Lately, I’ve been reading articles on how family portraits displayed around your home can boost your child’s self-esteem. Really!
If you think about it, it makes sense. If you hang a photo of your family that you are proud of, not only does it chart your child’s growth (they grow too fast, don’t they?!), it also provides memories and lets them know they are a cherished member of your family.
In fact, Dr. David Krauss, a licensed psychologist says, “I think it’s really important to show a family as a family unit. It is so helpful for children to see themselves as a valued and important part of that family unit. A photographer’s job is to create and make the image look like a safe holding space for kids, where they are protected and loved. Kids get it on a really simple level.”
According to Judy Weiser, a psychologist, art therapist and author, “It lets children learn who they are and where they fit. When a child sees a family portrait with them included in the photograph, they say to themselves: ‘These people have me as part of what they are, that’s why I belong here. This is where I come from.’”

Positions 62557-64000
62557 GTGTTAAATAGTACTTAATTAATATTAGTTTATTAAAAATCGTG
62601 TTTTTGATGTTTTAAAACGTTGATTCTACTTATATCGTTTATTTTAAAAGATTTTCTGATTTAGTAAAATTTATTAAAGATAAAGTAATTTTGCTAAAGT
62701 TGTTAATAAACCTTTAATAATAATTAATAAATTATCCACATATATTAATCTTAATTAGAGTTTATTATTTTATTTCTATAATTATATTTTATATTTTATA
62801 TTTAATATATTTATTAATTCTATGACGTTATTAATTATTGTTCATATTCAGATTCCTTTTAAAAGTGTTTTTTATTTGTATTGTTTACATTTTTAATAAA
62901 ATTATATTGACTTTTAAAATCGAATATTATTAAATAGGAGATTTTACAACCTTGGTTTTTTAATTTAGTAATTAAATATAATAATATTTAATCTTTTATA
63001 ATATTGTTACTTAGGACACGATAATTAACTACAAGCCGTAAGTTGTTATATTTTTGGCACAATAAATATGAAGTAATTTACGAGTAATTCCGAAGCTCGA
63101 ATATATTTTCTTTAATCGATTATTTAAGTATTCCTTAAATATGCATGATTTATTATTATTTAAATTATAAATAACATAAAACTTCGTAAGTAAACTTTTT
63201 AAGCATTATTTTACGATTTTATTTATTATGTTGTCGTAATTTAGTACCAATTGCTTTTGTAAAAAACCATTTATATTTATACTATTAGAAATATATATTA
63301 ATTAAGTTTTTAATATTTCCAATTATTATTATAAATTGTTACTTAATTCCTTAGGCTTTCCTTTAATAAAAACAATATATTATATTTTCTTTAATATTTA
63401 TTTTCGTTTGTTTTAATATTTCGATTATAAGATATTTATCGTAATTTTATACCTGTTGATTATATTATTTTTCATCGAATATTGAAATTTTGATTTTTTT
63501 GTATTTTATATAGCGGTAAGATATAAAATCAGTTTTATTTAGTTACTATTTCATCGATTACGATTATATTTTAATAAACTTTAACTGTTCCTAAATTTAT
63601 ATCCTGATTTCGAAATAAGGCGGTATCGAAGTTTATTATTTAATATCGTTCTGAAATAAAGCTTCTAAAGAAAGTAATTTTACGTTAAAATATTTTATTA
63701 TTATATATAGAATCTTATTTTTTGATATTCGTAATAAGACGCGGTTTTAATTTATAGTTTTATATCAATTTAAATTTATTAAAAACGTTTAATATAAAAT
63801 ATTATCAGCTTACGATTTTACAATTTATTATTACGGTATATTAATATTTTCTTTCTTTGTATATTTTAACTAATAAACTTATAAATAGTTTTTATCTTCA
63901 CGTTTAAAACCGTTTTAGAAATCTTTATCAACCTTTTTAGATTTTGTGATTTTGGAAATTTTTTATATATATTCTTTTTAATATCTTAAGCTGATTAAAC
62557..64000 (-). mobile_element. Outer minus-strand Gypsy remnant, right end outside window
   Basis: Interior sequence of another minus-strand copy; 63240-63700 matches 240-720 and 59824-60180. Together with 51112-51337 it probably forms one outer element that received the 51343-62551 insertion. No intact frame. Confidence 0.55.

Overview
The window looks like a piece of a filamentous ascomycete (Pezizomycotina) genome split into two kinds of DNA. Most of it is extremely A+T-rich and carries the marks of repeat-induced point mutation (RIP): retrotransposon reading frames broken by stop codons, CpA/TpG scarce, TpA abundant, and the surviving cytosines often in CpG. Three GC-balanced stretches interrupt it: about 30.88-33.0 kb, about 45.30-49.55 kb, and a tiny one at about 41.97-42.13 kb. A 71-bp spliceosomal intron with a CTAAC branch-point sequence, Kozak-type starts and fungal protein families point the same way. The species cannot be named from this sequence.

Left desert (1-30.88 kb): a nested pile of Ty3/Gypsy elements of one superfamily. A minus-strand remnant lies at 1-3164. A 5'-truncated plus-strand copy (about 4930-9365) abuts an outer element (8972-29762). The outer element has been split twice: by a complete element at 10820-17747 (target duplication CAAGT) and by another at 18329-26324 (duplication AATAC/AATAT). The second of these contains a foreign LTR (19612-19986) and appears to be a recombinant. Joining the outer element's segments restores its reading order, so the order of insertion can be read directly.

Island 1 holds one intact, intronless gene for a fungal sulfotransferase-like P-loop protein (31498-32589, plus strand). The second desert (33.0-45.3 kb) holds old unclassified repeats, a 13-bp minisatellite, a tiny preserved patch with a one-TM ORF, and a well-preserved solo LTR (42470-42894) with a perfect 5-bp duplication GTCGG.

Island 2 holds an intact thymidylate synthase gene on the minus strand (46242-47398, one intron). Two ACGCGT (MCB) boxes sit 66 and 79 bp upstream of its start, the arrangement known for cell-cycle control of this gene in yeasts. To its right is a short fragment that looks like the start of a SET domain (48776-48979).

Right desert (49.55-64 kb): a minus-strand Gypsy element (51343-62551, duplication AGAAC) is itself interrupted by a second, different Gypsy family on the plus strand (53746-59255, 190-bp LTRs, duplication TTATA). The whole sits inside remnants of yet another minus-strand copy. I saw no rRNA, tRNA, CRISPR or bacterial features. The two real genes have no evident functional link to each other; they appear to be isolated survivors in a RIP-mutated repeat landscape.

The stats and studies conducted on this important subject are out there, believe me. This doesn’t mean you have to hire a professional photographer to take the family photos. Just having photographs hanging on the walls throughout your home is a constant visual reminder to your children of the important role they play in the family unit.
Of course, I would like for you to consider using a professional photographer (me!), because it becomes an heirloom, a reminder, a memory that can be passed down. There is something about making an investment in yourself, and in your family, that feels good. And there is no such thing as too many reminders that we love our little ones and how much they mean to us!
Now you may be wondering, when it comes to having the greatest impact on a child’s esteem level, which is better, digital images or paper prints?
That’s an easy one: prints. Preferably, beautifully-matted and professionally-framed prints. It becomes art in your home that your child can see daily that doesn’t require turning on a device or using a remote control to view. If all your family photos are on your phone, laptop, or usb drive, there is no overt reminder to your children that they are being celebrated each and every day.
When Dr. Krauss was asked “if an image on a tablet, computer screen or social media site has the same impact on helping families boost a child’s self-esteem,” he replied, “my bias is very simple. I think they (family photographs) should definitely be on the wall,” says Krauss.
Thank you! And until next month . . .
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